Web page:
GRANDMA'S BOY, BLOODRAYNE, HOSTEL. HOODWINKED. TRISTAN & ISOLDE. UNDERWORLD EVOLUTION. Give us a box office break. At the multiplex, January is sometimes called Landfill Month, because that is when distributors finally dump the garbage they've collected all year. After the holiday rush to the box office in November and December, January commonly sees attendance decline. Rather than releasing "must see" movies to counter the attendance drop, distributors write off the month by dumping their odds and ends.
Chances are: When 10 Best Lists begin appearing at year's end, there won't be a single January release among their number.
How do the distributors' dregs escape the fate they so richly deserve: straight to video, or directly to a recycle bin? Sometimes a distributor releases a dud because it was written, produced, or directed by his college sweetheart. Or maybe the money man is the person who gave the distributor his first break in the business. Other times, a movie looks way better in Cannes, after five shaken, not stirred, martinis, then it does when the distributor is sober, and watching the debacle in his Culver City screening room. He vows not to be duped, or drunk, again. But the following year, the movies, the night, and the martinis conspire to repeat his mistake.
And so the best of 2006 is yet to come. It can hardly get worse. Take heart, movie lovers: the really good flicks, the ones first released in between the times when you ate your turkey dinner and when you toasted Auld Lange Sine, are still playing.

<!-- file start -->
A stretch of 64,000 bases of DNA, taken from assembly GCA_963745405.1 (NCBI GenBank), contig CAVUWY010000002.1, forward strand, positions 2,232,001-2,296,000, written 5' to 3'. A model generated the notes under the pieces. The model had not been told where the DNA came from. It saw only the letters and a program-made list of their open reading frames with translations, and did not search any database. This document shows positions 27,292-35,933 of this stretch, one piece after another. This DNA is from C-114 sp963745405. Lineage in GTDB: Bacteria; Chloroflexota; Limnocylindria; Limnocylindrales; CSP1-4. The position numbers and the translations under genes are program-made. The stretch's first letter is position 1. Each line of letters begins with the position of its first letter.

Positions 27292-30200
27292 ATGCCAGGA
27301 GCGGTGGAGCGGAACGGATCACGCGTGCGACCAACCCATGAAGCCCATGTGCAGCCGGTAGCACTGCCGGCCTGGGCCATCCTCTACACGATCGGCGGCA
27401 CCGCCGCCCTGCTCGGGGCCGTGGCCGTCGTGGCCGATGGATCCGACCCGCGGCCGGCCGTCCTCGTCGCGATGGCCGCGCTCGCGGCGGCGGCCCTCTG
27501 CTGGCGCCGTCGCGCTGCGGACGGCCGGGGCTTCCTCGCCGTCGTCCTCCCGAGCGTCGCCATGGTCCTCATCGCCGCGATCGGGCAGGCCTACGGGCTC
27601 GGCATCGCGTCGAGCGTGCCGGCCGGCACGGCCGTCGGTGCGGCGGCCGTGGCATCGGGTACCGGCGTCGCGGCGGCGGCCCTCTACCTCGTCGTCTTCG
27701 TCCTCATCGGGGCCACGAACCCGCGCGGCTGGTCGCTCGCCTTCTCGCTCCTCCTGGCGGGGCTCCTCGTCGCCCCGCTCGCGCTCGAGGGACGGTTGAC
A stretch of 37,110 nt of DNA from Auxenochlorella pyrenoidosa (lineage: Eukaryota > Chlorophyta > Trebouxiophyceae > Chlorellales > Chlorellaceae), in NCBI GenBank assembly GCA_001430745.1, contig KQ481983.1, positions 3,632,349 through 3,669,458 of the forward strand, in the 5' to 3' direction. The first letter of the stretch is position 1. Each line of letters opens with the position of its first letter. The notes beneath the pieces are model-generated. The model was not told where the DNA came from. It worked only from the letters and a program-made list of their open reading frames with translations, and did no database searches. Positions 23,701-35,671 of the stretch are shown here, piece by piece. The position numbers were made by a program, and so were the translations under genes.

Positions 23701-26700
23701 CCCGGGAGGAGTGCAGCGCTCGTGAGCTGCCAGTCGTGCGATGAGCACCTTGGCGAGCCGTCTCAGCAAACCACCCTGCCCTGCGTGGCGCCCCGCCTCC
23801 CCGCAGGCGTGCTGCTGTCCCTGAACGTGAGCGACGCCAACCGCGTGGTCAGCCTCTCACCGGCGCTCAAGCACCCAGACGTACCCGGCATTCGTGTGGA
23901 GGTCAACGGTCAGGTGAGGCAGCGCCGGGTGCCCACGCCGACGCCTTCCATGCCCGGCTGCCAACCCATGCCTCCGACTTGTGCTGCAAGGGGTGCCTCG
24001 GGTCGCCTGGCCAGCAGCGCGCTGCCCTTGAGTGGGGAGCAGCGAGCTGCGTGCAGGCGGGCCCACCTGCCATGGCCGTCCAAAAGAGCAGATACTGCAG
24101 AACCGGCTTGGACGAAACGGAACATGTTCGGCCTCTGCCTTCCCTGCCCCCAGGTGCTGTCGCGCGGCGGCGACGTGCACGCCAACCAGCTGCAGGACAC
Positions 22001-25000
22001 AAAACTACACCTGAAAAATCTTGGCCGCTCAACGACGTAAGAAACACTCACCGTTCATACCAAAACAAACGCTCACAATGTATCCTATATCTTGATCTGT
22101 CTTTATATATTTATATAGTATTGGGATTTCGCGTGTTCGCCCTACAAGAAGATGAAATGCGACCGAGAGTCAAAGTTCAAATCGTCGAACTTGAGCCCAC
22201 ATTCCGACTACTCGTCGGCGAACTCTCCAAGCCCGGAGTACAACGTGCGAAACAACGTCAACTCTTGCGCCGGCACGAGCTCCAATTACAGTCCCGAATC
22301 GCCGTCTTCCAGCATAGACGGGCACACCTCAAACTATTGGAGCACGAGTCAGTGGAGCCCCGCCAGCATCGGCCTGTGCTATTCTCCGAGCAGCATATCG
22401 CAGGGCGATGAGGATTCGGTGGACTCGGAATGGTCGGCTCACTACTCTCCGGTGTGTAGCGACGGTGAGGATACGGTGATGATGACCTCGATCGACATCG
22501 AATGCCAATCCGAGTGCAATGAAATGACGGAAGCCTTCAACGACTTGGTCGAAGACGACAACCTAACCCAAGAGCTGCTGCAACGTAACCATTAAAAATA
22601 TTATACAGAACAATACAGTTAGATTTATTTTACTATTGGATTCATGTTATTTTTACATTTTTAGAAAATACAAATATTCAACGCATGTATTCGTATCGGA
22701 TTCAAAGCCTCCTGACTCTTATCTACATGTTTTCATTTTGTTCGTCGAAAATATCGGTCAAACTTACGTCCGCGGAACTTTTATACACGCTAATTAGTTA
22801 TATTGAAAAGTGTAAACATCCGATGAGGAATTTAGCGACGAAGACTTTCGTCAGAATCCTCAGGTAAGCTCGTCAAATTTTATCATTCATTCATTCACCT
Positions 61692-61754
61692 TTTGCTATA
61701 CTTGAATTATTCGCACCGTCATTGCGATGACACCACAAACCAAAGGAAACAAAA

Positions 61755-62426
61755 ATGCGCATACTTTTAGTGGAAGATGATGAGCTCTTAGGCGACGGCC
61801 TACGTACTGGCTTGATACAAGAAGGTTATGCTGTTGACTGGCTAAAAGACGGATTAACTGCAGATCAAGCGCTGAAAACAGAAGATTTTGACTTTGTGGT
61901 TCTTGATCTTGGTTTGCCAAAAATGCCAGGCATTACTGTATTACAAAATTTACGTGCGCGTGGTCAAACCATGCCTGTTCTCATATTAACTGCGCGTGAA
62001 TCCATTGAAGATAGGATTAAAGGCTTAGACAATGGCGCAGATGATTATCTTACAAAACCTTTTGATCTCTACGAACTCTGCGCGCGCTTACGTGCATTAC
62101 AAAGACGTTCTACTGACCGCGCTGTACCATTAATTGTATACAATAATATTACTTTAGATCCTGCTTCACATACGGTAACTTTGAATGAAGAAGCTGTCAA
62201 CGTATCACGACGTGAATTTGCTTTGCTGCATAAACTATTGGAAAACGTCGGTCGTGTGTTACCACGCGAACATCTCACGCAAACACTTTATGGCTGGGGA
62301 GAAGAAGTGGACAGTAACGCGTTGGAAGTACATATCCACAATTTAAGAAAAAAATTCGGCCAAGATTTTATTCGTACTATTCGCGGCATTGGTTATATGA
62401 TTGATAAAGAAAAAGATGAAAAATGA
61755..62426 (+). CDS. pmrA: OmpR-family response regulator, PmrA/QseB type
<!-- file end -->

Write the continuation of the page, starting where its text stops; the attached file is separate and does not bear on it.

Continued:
January is a great month for the American movie lover to catch up with the excellent movies s/he missed during the gift shopping-tree trimming season.
For those of you in search of quality motion picture entertainment, get thee to one of the many truly excellent movies first released between the holidays.
BROKEBACK MOUNTAIN is the Golden Globes' most-honored motion picture of 2005, with four wins, including Best Picture, Best Director, Best Screenplay, and Best Song. This classic, tragic American love story is not necessarily a chick flick, but women are stampeding box offices to see it, often without their boyfriends and husbands. A note to the Guys: Real men are not cowed by a same gender kiss.
GOOD NIGHT AND GOOD LUCK is an excellent black and white movie about Edward R. Murrow, one of the twentieth century's most colorful and esteemed real-life broadcast journalist. Everyone shines in this award-winning movie from director George Clooney.
If you didn't get around to seeing THE PRODUCERS between the holidays, see it now. Even if the only thing you like about Matthew Broderick is Sarah Jessica Parker, you're going to spend two belly laugh-filled hours watching Mel Brook's politically incorrect comedy classic about larceny: Broadway style. The amazing Will Ferrell and Uma Thurman will razzle-dazzle you with their heretofore unseen dancing and singing talents. Who knew?
WALK THE LINE is still walking proud and tall at the multiplex, and it deserved the three Golden Globes it took home earlier this month. The saga of Johnny and June Cash is a compelling real-life story of love, music, and reformation.
If quality leftovers are not your taste, then why not try a specialty flick? Judi Dench's exquisite MRS. HENDERSON PRESENTS comes to mind, as does TRANSAMERICA, starring Golden Globe-winning Best Actress Felicity Huffman.
If you're not adventuresome enough to try something different, then you and your date might as well stay home and watch one of the many motion picture awards shows on television. These self-congratulatory, ego and fashion fests just may remind you how good the movies can be when distributors aren't using your favorite multiplex box office as a landfill for their waste products.
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Does advertising, public taste, or overindulged stars determine a movie's box office fate? Christoper Stone explores what's going on behind the box office.
Christopher Stone is the author of the international best seller Re-Creating Your Self. With Mary Sheldon, he co-authored three highly successful hardcover books of guided meditations.|
He is a member of the Writers Guild of America, West.
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